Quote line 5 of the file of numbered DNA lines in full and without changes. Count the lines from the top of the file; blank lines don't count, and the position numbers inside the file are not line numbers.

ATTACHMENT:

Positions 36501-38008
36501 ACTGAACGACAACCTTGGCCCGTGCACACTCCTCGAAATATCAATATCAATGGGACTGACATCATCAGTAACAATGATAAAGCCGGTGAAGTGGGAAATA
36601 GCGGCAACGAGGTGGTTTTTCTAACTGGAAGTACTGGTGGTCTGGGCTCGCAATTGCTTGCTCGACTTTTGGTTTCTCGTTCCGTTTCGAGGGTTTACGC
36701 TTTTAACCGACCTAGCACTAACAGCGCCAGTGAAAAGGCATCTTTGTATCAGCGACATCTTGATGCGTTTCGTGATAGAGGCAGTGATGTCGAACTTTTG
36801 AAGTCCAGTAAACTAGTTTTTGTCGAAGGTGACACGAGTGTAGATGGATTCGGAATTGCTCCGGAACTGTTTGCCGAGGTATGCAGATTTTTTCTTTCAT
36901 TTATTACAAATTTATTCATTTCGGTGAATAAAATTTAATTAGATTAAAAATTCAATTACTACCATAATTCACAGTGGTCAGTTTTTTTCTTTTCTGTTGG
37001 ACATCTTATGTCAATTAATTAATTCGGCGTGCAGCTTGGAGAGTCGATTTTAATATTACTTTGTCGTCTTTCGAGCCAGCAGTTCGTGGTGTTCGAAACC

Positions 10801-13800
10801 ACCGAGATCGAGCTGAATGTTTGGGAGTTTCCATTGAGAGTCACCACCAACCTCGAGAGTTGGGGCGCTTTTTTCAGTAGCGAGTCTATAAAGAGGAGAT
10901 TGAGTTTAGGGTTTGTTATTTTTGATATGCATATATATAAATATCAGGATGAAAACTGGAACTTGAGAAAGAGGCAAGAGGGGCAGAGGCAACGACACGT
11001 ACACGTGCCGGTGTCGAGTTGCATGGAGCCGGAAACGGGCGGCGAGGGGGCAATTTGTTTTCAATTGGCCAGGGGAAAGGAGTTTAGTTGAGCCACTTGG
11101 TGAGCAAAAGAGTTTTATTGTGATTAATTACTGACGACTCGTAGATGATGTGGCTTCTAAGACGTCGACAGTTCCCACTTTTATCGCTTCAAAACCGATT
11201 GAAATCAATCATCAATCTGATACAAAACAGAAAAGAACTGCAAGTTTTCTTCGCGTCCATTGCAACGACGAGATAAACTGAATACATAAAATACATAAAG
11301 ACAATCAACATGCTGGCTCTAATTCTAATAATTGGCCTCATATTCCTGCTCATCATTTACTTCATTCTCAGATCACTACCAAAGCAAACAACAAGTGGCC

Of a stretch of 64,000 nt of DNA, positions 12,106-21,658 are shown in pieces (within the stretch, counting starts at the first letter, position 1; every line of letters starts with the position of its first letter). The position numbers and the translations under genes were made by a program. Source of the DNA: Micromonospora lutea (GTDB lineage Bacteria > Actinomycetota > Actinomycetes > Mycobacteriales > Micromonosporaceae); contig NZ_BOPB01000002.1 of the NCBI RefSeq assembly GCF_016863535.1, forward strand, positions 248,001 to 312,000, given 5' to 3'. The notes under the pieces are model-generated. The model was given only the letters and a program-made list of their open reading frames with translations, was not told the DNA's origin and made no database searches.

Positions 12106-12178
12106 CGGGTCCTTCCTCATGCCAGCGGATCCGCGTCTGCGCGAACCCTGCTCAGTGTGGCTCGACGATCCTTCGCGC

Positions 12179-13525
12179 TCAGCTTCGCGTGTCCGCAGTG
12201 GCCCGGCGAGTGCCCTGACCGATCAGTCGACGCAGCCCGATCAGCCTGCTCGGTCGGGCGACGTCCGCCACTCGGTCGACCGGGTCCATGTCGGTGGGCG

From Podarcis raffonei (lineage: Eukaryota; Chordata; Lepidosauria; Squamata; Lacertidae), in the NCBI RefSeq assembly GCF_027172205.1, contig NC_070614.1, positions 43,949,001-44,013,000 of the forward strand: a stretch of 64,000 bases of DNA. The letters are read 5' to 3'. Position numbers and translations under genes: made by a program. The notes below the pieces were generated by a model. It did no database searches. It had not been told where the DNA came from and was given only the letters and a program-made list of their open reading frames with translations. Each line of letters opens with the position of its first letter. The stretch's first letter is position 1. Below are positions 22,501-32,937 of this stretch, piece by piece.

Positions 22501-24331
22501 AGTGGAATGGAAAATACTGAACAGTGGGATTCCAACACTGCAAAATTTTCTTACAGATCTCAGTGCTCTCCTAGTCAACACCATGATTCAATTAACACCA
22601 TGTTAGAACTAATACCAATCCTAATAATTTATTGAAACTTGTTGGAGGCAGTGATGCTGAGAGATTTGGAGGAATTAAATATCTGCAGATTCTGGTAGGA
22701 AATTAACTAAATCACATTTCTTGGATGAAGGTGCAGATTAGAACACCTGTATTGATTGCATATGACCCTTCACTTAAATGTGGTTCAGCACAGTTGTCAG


36801 AAGTCCAGTAAACTAGTTTTTGTCGAAGGTGACACGAGTGTAGATGGATTCGGAATTGCTCCGGAACTGTTTGCCGAGGTATGCAGATTTTTTCTTTCAT